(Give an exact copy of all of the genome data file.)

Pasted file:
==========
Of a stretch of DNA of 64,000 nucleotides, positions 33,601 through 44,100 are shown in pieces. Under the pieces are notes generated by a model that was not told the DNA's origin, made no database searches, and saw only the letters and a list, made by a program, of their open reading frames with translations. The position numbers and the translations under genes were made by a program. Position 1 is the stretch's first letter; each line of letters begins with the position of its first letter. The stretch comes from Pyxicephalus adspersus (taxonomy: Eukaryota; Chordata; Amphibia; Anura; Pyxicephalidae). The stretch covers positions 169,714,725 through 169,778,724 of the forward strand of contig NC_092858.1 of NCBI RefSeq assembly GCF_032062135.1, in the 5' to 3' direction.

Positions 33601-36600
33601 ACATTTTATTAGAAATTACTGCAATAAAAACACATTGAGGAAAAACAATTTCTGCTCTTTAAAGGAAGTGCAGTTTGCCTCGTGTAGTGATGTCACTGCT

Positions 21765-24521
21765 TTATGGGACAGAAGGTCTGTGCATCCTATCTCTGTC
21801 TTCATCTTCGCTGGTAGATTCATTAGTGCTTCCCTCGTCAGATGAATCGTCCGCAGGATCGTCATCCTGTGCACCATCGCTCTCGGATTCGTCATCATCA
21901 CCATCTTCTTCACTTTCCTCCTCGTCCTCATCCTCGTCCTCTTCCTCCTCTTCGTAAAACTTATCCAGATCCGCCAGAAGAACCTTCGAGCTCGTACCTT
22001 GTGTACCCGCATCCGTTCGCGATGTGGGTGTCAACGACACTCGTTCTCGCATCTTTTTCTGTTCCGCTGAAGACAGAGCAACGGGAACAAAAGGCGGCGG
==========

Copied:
Of a stretch of DNA of 64,000 nucleotides, positions 33,601 through 44,100 are shown in pieces. Under the pieces are notes generated by a model that was not told the DNA's origin, made no database searches, and saw only the letters and a list, made by a program, of their open reading frames with translations. The position numbers and the translations under genes were made by a program. Position 1 is the stretch's first letter; each line of letters begins with the position of its first letter. The stretch comes from Pyxicephalus adspersus (taxonomy: Eukaryota; Chordata; Amphibia; Anura; Pyxicephalidae). The stretch covers positions 169,714,725 through 169,778,724 of the forward strand of contig NC_092858.1 of NCBI RefSeq assembly GCF_032062135.1, in the 5' to 3' direction.

Positions 33601-36600
33601 ACATTTTATTAGAAATTACTGCAATAAAAACACATTGAGGAAAAACAATTTCTGCTCTTTAAAGGAAGTGCAGTTTGCCTCGTGTAGTGATGTCACTGCT

Positions 21765-24521
21765 TTATGGGACAGAAGGTCTGTGCATCCTATCTCTGTC
21801 TTCATCTTCGCTGGTAGATTCATTAGTGCTTCCCTCGTCAGATGAATCGTCCGCAGGATCGTCATCCTGTGCACCATCGCTCTCGGATTCGTCATCATCA
21901 CCATCTTCTTCACTTTCCTCCTCGTCCTCATCCTCGTCCTCTTCCTCCTCTTCGTAAAACTTATCCAGATCCGCCAGAAGAACCTTCGAGCTCGTACCTT
22001 GTGTACCCGCATCCGTTCGCGATGTGGGTGTCAACGACACTCGTTCTCGCATCTTTTTCTGTTCCGCTGAAGACAGAGCAACGGGAACAAAAGGCGGCGG